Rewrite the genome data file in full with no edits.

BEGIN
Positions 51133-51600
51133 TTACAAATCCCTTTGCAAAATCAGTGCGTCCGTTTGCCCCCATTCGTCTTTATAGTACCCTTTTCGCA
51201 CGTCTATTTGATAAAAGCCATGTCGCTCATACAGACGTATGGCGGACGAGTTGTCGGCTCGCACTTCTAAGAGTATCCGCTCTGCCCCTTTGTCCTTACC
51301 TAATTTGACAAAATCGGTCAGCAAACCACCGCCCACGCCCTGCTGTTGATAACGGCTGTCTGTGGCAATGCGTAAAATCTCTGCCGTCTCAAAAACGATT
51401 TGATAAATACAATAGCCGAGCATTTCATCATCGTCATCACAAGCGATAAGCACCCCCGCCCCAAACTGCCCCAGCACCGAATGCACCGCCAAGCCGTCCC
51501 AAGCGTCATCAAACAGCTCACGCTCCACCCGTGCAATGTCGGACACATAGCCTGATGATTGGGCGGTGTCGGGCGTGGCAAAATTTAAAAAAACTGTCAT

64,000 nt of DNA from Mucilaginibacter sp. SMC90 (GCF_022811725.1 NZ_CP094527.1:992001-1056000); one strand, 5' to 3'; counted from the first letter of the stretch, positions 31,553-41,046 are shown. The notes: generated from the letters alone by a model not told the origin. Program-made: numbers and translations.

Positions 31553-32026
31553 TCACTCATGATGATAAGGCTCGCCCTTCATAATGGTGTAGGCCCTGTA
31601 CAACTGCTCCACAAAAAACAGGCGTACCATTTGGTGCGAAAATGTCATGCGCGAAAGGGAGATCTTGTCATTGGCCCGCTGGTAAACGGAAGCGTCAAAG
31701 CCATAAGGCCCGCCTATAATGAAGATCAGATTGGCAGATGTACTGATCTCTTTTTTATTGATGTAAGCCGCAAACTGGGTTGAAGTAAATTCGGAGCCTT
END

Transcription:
Positions 51133-51600
51133 TTACAAATCCCTTTGCAAAATCAGTGCGTCCGTTTGCCCCCATTCGTCTTTATAGTACCCTTTTCGCA
51201 CGTCTATTTGATAAAAGCCATGTCGCTCATACAGACGTATGGCGGACGAGTTGTCGGCTCGCACTTCTAAGAGTATCCGCTCTGCCCCTTTGTCCTTACC
51301 TAATTTGACAAAATCGGTCAGCAAACCACCGCCCACGCCCTGCTGTTGATAACGGCTGTCTGTGGCAATGCGTAAAATCTCTGCCGTCTCAAAAACGATT
51401 TGATAAATACAATAGCCGAGCATTTCATCATCGTCATCACAAGCGATAAGCACCCCCGCCCCAAACTGCCCCAGCACCGAATGCACCGCCAAGCCGTCCC
51501 AAGCGTCATCAAACAGCTCACGCTCCACCCGTGCAATGTCGGACACATAGCCTGATGATTGGGCGGTGTCGGGCGTGGCAAAATTTAAAAAAACTGTCAT

64,000 nt of DNA from Mucilaginibacter sp. SMC90 (GCF_022811725.1 NZ_CP094527.1:992001-1056000); one strand, 5' to 3'; counted from the first letter of the stretch, positions 31,553-41,046 are shown. The notes: generated from the letters alone by a model not told the origin. Program-made: numbers and translations.

Positions 31553-32026
31553 TCACTCATGATGATAAGGCTCGCCCTTCATAATGGTGTAGGCCCTGTA
31601 CAACTGCTCCACAAAAAACAGGCGTACCATTTGGTGCGAAAATGTCATGCGCGAAAGGGAGATCTTGTCATTGGCCCGCTGGTAAACGGAAGCGTCAAAG
31701 CCATAAGGCCCGCCTATAATGAAGATCAGATTGGCAGATGTACTGATCTCTTTTTTATTGATGTAAGCCGCAAACTGGGTTGAAGTAAATTCGGAGCCTT